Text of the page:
To save content items to your account,
please confirm that you agree to abide by our usage policies.
If this is the first time you use this feature, you will be asked to authorise Cambridge Core to connect with your account.
Find out more about saving content to .
To save content items to your Kindle, first ensure firstname.lastname@example.org
is added to your Approved Personal Document E-mail List under your Personal Document Settings
on the Manage Your Content and Devices page of your Amazon account. Then enter the ‘name’ part
of your Kindle email address below.
Find out more about saving to your Kindle.
Note you can select to save to either the @free.kindle.com or @kindle.com variations.
‘@free.kindle.com’ emails are free but can only be saved to your device when it is connected to wi-fi.
‘@kindle.com’ emails can be delivered even when you are not connected to wi-fi, but note that service fees apply.
According to a WHO report, the number of patients with coronavirus disease 2019 (COVID-19) has reached 456,797,217 worldwide as of 15 March, 2022. In Wuhan, China, large teams of health-care personnel were dispatched to respond to the COVID-19 emergency. This study aimed to determine the sociodemographic and psychological predictors of resilience among frontline nurses fighting the current pandemic.
A total of 143 nurses were recruited from February 15 to February 20, 2020, to participate in this study. The 10-item Connor-Davidson Resilience Scale and the 21-item Depression Anxiety Stress Scale were used to estimate the participants’ resilience and mental wellbeing.
Results showed that the nurses displayed a moderate resilience level. Their median depression, anxiety, and stress scores were 1, 2, and 3, respectively, which were negatively correlated with resilience. Female gender, being dispatched to Wuhan, and depression levels were the significant predictors of resilience.
The results suggest that particular attention should be given to nurses who were dispatched to Wuhan and who exhibited depression symptoms, and appropriate measures should be taken to boost their resilience.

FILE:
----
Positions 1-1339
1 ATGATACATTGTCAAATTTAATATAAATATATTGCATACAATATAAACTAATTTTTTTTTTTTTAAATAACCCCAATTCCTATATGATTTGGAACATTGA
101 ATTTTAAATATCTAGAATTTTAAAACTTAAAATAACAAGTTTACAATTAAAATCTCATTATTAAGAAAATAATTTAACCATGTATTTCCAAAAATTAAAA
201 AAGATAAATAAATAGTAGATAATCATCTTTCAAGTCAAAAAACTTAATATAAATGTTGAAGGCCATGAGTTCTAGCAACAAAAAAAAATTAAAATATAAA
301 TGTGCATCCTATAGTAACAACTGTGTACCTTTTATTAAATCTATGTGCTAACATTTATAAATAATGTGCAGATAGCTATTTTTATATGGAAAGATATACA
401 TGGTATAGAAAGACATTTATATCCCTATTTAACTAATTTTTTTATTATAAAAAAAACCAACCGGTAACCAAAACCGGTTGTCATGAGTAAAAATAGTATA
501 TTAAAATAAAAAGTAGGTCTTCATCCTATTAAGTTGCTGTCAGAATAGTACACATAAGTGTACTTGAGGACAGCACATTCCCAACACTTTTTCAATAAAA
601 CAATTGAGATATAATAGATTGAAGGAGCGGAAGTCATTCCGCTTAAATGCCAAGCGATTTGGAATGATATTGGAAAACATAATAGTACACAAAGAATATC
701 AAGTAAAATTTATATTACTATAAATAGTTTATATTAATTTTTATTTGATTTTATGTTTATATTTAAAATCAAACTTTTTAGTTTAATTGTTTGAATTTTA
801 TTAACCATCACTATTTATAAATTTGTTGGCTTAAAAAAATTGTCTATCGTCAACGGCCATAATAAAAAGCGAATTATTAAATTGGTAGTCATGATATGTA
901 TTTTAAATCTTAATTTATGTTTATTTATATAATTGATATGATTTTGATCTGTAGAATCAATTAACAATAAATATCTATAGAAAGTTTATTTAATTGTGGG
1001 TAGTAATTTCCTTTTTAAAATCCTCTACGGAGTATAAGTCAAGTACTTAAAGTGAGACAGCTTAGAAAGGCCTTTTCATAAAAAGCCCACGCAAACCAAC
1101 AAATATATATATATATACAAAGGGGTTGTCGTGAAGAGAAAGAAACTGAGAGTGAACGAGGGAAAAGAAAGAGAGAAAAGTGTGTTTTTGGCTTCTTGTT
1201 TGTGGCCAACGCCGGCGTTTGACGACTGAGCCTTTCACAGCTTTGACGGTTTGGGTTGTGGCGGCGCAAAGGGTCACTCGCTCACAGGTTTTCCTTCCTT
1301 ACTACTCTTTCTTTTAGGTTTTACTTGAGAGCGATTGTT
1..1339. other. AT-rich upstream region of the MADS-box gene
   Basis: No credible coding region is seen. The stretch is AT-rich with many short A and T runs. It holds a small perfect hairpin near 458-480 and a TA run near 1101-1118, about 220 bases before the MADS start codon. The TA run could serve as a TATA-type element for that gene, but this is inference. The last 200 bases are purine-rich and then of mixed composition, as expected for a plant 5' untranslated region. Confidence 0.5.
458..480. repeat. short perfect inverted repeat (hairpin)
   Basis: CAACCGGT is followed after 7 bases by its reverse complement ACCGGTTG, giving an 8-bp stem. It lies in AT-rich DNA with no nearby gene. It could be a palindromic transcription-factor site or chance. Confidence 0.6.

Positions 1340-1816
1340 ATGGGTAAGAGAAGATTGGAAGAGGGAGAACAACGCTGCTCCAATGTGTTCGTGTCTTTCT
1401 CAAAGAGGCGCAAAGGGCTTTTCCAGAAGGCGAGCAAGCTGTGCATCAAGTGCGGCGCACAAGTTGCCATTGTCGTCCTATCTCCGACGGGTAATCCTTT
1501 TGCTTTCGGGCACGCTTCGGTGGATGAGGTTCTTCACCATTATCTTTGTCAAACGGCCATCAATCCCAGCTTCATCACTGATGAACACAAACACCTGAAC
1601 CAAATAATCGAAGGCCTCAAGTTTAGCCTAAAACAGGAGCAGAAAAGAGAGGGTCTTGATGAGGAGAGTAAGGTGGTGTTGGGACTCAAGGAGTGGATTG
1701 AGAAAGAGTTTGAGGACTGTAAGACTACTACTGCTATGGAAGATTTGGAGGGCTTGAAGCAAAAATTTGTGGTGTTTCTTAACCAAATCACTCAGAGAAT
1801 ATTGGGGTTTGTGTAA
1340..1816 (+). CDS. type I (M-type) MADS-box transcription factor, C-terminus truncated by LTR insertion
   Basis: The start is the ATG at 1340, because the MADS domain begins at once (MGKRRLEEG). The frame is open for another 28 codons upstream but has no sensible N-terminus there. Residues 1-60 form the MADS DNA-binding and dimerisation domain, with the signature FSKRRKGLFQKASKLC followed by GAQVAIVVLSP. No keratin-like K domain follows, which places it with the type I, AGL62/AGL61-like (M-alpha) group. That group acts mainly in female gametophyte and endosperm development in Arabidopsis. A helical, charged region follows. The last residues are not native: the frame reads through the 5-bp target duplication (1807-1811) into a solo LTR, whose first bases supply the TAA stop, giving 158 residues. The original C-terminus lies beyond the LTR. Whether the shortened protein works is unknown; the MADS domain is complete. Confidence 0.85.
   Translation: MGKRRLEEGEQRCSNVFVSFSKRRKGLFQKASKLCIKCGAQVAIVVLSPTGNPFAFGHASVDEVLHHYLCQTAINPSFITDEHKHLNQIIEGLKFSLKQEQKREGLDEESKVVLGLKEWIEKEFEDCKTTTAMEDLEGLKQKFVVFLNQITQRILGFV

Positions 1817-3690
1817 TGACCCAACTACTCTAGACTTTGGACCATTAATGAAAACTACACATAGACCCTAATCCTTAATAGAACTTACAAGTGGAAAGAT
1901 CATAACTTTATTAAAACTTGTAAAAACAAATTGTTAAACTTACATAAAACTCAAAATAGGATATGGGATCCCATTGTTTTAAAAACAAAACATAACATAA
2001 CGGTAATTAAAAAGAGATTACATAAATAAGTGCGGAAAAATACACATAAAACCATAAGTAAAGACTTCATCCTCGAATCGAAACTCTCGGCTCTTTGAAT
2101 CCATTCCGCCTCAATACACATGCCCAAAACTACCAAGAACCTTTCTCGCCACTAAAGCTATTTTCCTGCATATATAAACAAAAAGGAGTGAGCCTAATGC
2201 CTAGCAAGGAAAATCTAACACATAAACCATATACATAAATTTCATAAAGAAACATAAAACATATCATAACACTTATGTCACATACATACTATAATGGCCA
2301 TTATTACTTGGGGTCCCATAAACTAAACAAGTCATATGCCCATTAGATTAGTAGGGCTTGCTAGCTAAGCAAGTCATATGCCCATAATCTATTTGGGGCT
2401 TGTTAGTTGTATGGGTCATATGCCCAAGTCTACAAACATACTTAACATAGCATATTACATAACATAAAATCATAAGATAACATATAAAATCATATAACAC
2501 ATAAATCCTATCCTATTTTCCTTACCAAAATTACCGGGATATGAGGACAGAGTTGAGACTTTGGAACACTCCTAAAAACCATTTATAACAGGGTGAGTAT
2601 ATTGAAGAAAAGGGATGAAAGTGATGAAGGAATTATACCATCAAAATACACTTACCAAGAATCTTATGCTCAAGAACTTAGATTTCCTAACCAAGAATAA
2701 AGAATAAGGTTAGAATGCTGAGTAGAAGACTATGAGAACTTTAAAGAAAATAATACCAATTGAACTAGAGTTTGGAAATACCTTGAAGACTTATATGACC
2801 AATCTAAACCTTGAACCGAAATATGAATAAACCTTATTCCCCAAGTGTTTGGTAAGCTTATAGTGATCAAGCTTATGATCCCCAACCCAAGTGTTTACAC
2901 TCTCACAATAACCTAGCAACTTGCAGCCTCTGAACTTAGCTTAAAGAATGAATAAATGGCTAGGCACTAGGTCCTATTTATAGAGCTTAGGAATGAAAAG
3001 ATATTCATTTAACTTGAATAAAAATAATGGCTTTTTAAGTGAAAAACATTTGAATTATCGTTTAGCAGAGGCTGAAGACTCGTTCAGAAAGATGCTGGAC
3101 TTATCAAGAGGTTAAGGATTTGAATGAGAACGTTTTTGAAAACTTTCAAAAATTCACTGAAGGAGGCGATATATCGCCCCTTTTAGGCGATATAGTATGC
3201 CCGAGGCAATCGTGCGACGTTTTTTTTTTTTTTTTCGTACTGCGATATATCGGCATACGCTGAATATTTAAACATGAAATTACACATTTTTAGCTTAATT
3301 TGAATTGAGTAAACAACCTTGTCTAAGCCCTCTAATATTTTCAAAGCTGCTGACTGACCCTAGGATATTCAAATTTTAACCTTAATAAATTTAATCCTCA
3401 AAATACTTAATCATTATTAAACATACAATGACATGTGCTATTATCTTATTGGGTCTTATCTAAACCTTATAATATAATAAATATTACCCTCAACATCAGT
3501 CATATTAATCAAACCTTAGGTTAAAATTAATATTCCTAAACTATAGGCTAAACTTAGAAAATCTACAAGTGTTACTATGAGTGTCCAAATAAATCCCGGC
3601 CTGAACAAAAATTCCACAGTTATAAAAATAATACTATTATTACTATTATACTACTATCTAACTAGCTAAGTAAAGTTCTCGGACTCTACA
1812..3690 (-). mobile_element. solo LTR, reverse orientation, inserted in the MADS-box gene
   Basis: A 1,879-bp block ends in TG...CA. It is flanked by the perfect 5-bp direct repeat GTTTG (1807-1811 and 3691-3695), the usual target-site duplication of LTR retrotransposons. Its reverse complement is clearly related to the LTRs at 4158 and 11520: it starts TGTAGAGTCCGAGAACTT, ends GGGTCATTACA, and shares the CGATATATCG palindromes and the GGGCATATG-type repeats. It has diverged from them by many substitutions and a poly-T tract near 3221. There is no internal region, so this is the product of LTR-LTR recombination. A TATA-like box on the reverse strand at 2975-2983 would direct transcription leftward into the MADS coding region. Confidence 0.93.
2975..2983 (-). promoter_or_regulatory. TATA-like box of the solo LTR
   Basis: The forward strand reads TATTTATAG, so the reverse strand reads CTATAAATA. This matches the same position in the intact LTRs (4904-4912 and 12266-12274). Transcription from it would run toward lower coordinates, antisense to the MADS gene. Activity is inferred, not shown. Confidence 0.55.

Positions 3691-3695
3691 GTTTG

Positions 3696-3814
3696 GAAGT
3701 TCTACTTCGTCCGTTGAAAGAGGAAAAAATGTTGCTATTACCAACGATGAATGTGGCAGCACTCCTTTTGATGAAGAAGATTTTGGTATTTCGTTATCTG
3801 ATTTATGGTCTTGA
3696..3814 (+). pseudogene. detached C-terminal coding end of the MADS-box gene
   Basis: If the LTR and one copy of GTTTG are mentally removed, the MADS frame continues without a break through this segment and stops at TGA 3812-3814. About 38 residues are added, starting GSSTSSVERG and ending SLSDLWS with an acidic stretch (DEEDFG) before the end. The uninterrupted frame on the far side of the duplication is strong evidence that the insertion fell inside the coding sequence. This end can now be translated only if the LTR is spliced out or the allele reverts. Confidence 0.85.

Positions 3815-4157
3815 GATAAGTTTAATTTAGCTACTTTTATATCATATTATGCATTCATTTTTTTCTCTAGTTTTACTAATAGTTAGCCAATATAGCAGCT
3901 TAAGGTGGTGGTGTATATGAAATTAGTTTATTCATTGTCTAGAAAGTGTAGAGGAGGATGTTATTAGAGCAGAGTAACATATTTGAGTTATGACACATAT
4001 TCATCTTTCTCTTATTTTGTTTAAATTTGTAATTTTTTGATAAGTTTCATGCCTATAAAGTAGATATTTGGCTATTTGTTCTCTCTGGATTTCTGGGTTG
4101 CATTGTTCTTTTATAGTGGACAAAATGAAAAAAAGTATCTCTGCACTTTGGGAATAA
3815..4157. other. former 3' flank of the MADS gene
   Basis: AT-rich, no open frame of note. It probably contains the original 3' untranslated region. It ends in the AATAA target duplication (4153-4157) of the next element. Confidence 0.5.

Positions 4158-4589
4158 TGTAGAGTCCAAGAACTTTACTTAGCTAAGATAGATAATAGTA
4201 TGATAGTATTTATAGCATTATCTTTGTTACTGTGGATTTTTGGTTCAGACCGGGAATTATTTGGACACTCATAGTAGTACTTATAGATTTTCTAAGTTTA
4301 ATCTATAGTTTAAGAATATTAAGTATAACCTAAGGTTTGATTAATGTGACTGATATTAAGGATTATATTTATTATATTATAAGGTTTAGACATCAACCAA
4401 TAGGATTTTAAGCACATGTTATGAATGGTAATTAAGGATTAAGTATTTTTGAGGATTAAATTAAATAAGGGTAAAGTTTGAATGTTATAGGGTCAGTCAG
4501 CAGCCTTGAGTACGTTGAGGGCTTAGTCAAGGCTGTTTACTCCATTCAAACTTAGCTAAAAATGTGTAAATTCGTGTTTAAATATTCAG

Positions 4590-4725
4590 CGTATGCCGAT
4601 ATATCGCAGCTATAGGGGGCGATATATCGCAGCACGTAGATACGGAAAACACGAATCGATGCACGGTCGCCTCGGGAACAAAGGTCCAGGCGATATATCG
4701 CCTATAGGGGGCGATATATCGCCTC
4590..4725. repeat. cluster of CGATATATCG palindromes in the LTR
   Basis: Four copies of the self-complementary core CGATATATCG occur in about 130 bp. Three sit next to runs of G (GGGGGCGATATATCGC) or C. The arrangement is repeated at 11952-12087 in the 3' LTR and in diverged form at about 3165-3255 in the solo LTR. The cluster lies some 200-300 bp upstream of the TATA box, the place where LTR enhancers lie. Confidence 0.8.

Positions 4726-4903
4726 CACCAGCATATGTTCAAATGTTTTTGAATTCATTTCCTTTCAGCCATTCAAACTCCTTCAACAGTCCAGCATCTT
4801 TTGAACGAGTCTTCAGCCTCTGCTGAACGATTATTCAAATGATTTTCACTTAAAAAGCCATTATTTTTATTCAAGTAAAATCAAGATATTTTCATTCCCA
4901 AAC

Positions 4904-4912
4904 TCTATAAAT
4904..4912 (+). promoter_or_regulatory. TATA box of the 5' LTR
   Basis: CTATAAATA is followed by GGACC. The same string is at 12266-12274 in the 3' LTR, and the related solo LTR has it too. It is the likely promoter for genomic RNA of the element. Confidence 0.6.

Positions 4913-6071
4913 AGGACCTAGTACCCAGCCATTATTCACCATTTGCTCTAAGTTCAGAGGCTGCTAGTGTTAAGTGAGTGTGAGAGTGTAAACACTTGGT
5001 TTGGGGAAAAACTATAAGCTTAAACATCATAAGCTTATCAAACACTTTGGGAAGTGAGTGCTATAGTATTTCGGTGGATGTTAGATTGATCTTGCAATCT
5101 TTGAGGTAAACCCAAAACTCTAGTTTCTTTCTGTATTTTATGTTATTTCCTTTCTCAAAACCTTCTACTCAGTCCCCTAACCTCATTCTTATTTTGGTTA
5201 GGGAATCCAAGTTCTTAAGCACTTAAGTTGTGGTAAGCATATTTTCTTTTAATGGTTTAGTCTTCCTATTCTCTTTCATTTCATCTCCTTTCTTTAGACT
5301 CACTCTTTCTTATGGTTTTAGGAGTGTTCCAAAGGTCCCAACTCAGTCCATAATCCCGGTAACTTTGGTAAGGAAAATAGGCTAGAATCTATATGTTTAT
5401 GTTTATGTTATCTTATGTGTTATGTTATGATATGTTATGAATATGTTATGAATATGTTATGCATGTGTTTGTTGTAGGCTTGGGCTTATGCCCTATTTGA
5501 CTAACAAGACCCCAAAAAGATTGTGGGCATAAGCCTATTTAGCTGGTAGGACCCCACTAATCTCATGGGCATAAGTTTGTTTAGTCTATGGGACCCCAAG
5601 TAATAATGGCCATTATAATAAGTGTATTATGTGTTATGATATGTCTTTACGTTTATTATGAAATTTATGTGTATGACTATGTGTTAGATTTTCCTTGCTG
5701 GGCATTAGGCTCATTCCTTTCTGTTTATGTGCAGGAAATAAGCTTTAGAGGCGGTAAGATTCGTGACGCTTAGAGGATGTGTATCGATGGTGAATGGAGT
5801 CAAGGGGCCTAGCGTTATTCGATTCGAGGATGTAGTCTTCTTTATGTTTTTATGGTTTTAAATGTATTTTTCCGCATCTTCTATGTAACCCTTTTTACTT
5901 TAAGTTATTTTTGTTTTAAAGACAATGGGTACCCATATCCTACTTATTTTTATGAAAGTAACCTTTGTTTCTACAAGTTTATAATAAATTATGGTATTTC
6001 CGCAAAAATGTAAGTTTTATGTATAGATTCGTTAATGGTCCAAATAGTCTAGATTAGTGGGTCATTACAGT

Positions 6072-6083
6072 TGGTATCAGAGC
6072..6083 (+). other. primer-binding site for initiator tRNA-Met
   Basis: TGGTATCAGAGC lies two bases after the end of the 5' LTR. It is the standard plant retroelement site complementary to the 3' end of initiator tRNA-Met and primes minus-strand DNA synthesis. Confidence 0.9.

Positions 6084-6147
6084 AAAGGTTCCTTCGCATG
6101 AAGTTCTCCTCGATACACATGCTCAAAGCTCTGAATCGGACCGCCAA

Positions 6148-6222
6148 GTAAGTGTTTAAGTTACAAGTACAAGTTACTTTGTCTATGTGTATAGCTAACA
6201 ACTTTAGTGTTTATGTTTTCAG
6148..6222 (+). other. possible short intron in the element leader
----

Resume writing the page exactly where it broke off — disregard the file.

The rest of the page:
Achieving control over the morphology of conjugated polymer (CP) blends at nanoscale is crucial for enhancing their performances in diverse organic optoelectronic devices, including thin film transistors, photovoltaics, and light emitting diodes. However, the complex CP chemical structures and intramolecular interactions often make such control difficult to implement. We demonstrate here that cooperative combination of non-covalent interactions, including hydrogen bonding, coordination interactions, and π-π interactions, etc., can be used to effectively define the morphology of CP blend films, in particular being able to achieve accurate spatial arrangement of nanoparticles within CP nanostructures. Through UV-vis absorption spectroscopy and transmission electron microscopy, we show strong attachment of fullerene molecules, CdSe quantum dots, and iron oxide nanoparticles, onto well-defined CP nanofibers. The resulting core/shell hybrid nanofibers exhibit well-defined donor/acceptor interface when employed in photovoltaic devices, which also contributes to enhanced charge separation and transport. These findings provide a facile new methodology of improving CP/nanoparticle interfacial properties and controlling blend morphology. The generality of this methodology demonstrated in current studies points to a new way of designing hybrid materials based on organic polymers and inorganic nanoparticles towards applications in modern electronic devices.
In recent years, investigations of the phase transition behavior of semiconducting nanoparticles under high pressure has attracted increasing attention due to their potential applications in sensors, electronics, and optics. However, current understanding of how the size of nanoparticles influences this pressure-dependent property is somewhat lacking. In particular, phase behaviors of semiconducting CdS nanoparticles under high pressure have not been extensively reported. Therefore, in this work, CdS nanoparticles of different sizes are used as a model system to investigate particle size effects on high-pressure-induced phase transition behaviors. In particular, 7.5, 10.6, and 39.7 nm spherical CdS nanoparticles are synthesized and subjected to controlled high pressures up to 15 GPa in a diamond anvil cell. Analysis of all three nanoparticles using in-situ synchrotron wide-angle X-ray scattering (WAXS) data shows that phase transitions from wurtzite to rocksalt occur at higher pressures than for bulk material. Bulk modulus calculations not only show that the wurtzite CdS nanomaterial is more compressible than rocksalt, but also that the compressibility of CdS nanoparticles depends on their particle size. Furthermore, sintering of spherical nanoparticles into nanorods was observed for the 7.5 nm CdS nanoparticles. Our results provide new insights into the fundamental properties of nanoparticles under high pressure that will inform designs of new nanomaterial structures for emerging applications.
Mordern alluvial pollen varies with geomorphic setting and depositional facies in sediments of the Yellow, Hutuo, and Luan rivers and in Baiyangdian and Hengshuihu lakes. Most of the arboreal pollen is derived from the mountains, whereas most of the nonarboreal pollen is derived from the plain itself. Alluvium dominated by Pinus pollen and Selaginella spores was deposited during a flood. Hydrodynamic sorting of alluvial pollen exists in the sediments of floodplain, central bar, natural levees, and point bar. In reconstructing the ancient vegetation and past climate based on pollen in alluvium, it is important to consider sedimentary facies and geomorphologic setting.
Email your librarian or administrator to recommend adding this to your organisation's collection.